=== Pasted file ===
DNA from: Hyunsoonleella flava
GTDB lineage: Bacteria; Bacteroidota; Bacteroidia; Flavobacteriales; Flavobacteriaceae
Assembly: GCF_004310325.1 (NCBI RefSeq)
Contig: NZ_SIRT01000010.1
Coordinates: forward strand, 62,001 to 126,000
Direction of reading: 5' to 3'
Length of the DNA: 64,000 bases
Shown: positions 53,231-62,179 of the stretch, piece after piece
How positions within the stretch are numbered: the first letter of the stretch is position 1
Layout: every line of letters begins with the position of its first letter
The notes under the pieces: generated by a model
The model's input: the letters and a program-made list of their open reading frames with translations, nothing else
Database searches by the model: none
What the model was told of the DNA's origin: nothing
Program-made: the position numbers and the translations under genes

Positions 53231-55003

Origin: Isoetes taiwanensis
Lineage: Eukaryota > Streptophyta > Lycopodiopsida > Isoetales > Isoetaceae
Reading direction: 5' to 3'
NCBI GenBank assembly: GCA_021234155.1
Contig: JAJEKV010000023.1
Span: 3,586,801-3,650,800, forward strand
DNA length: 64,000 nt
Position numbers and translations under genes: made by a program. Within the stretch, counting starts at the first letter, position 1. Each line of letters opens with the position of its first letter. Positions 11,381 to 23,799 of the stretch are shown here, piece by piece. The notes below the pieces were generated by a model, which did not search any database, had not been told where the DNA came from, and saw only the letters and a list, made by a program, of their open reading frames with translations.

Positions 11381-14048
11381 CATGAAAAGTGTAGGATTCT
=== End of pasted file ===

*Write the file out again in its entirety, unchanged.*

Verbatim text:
DNA from: Hyunsoonleella flava
GTDB lineage: Bacteria; Bacteroidota; Bacteroidia; Flavobacteriales; Flavobacteriaceae
Assembly: GCF_004310325.1 (NCBI RefSeq)
Contig: NZ_SIRT01000010.1
Coordinates: forward strand, 62,001 to 126,000
Direction of reading: 5' to 3'
Length of the DNA: 64,000 bases
Shown: positions 53,231-62,179 of the stretch, piece after piece
How positions within the stretch are numbered: the first letter of the stretch is position 1
Layout: every line of letters begins with the position of its first letter
The notes under the pieces: generated by a model
The model's input: the letters and a program-made list of their open reading frames with translations, nothing else
Database searches by the model: none
What the model was told of the DNA's origin: nothing
Program-made: the position numbers and the translations under genes

Positions 53231-55003

Origin: Isoetes taiwanensis
Lineage: Eukaryota > Streptophyta > Lycopodiopsida > Isoetales > Isoetaceae
Reading direction: 5' to 3'
NCBI GenBank assembly: GCA_021234155.1
Contig: JAJEKV010000023.1
Span: 3,586,801-3,650,800, forward strand
DNA length: 64,000 nt
Position numbers and translations under genes: made by a program. Within the stretch, counting starts at the first letter, position 1. Each line of letters opens with the position of its first letter. Positions 11,381 to 23,799 of the stretch are shown here, piece by piece. The notes below the pieces were generated by a model, which did not search any database, had not been told where the DNA came from, and saw only the letters and a list, made by a program, of their open reading frames with translations.

Positions 11381-14048
11381 CATGAAAAGTGTAGGATTCT